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The Sacramento Watershed is undergoing a fundamental transformation from agricultural uses to urban/suburban/exurban uses. The fundamental driver of this growth is the highly desirable quality of life that the area provides; residents of the valley, foothills, and mountains love to live in the rich and bountiful rural environment that this watershed provides. But as people are drawn here and develop new homes and businesses, those qualities are transformed to an urban environment. This is a pattern repeated throughout California's history, as one agricultural or natural geographic area after another became ripe for growth.

Current Grazing Uses

Most of the Sacramento Valley is agricultural.

General Plan Zoning

Impacts of development, even at low density levels, will be felt throughout the study area.

The speed and extent of the transformation in the Sacramento Watershed emerged as a topic of investigation for the Sacramento River Watershed Program as a result of the Agricultural Issues White Paper (PDF, 971 KB) completed in 2005 with attached SWRP Recommendations completed in 2006. Two views of the Watershed provided a disturbing contrast: current agricultural grazing uses compared to general plan zoning for the future.

This transformation has been underway in a significant way for the past fifty years, and will continue as long as the watershed remains attractive for its quality of life. Population growth from existing residents is a minor factor compared to the immigration of new residents. The flow of population to the watershed converting agricultural lands to urban environments began with significant momentum in the boom of the late 1940s and 1950s after World War II; Citrus Heights in eastern Sacramento County still has remnant orange trees in the suburban back yards. This growth seems to have increasing momentum with several of the fastest growing areas of the state. The magnitude and speed of this change became a topic of investigation for the Sacramento River Watershed Program.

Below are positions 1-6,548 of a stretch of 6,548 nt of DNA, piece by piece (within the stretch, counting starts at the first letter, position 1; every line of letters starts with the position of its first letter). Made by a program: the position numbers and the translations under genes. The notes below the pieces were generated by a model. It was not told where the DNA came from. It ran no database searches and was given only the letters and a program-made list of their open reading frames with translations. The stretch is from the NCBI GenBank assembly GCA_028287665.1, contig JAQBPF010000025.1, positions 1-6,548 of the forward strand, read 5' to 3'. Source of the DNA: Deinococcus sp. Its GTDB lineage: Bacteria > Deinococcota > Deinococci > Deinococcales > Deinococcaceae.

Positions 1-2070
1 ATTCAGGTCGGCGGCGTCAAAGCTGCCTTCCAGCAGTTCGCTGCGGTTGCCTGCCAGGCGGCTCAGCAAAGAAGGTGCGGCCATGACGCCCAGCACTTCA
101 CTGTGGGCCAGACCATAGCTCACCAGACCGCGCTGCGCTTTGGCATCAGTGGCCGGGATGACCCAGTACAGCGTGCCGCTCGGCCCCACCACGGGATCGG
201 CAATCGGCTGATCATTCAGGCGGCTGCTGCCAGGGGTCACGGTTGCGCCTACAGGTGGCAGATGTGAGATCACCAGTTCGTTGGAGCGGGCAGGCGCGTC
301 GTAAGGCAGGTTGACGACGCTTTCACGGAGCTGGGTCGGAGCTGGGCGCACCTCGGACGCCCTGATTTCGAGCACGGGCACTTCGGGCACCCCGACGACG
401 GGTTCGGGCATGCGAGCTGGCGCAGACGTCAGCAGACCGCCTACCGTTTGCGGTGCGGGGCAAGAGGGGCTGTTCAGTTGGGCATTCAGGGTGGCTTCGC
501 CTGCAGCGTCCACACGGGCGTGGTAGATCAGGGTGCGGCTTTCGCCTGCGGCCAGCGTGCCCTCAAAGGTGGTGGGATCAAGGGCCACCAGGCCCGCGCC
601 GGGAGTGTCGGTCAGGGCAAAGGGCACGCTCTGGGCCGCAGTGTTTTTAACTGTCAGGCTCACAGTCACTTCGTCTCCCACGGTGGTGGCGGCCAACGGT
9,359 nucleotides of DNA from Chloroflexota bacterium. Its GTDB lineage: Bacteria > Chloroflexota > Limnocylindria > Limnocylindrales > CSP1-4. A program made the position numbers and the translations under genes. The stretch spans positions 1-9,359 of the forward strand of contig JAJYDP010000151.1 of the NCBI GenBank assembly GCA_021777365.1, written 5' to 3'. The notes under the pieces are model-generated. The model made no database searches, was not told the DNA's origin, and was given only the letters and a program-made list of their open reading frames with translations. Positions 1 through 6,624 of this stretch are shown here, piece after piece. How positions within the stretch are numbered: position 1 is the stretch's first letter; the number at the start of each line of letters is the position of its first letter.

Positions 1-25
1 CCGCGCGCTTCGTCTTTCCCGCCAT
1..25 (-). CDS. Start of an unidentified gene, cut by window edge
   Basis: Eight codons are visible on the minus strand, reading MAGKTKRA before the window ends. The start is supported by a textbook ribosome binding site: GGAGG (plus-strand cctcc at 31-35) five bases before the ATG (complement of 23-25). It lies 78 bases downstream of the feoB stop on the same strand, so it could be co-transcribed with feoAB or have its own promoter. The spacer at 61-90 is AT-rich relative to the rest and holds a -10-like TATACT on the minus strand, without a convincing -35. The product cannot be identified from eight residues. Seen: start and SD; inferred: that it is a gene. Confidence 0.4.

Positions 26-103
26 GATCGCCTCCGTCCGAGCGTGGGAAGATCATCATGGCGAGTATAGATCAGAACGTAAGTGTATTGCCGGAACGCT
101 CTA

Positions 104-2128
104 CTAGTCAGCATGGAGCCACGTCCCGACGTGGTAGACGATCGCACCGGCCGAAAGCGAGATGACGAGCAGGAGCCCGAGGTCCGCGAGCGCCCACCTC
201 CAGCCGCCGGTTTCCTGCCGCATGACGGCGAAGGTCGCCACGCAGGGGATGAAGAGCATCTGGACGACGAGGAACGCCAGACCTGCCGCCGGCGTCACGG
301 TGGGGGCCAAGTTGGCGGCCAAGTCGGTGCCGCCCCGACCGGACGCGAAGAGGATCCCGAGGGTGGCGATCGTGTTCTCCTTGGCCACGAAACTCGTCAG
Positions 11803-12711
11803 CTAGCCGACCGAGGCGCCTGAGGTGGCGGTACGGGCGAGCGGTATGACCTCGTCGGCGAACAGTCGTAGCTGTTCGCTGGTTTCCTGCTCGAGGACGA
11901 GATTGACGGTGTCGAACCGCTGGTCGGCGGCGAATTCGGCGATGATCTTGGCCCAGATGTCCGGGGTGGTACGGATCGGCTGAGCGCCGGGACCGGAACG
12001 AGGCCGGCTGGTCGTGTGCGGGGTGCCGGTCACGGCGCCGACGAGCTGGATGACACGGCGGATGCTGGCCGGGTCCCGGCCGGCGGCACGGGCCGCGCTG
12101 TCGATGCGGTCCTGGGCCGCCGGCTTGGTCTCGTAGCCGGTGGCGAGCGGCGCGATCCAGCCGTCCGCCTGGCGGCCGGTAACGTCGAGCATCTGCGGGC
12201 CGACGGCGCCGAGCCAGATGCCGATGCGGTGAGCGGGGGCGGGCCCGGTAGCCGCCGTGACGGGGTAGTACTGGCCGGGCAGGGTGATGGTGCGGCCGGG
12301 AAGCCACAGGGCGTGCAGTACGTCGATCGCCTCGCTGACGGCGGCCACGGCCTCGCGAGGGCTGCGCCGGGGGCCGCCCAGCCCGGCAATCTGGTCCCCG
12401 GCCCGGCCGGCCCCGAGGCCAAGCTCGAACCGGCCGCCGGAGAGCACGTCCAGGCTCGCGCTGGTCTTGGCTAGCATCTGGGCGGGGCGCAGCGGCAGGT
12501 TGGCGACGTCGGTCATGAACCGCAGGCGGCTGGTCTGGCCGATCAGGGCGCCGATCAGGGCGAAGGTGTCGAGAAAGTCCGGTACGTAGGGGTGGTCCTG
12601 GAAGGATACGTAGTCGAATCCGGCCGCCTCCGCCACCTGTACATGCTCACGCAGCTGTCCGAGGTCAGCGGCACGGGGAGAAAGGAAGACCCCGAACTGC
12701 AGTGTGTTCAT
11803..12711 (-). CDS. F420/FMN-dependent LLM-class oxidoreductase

This inquiry into rural residential development has several fundamental elements:

  • The current status of development and population trends is studied.
  • The Uplan model is used to investigate future scenarios, and is incorporated into SRWP's SWIM model so these scenarios can be viewed at different scales.
  • Background on rural residential trends is provided as it may apply to the Sacramento Watershed area.
  • Adaptation strategies employing a Best Management Practice (BMP) approach is explored for both land use planning entities and for property owners.
  • Next steps for SRWP programs and rural residential development, including the Roadmap and watershed indicators, are outlined.

The transformation of vast areas of the Sacramento Watershed will have profound effects on the ecosystem and on the quality of life. The next fifty years will transform the ecosystem in a way that has not been seen since the mid-1800s when vast areas of the watershed were transformed from wild lands to agricultural grazing lands. The intent of this study is to understand the scope of this change, to inform choices that can be made, and to begin to explore strategies for adaptation to this level of change that may help preserve the quality of life that current residents of the watershed value, and that is the attraction for so many new residents of the Sacramento Watershed.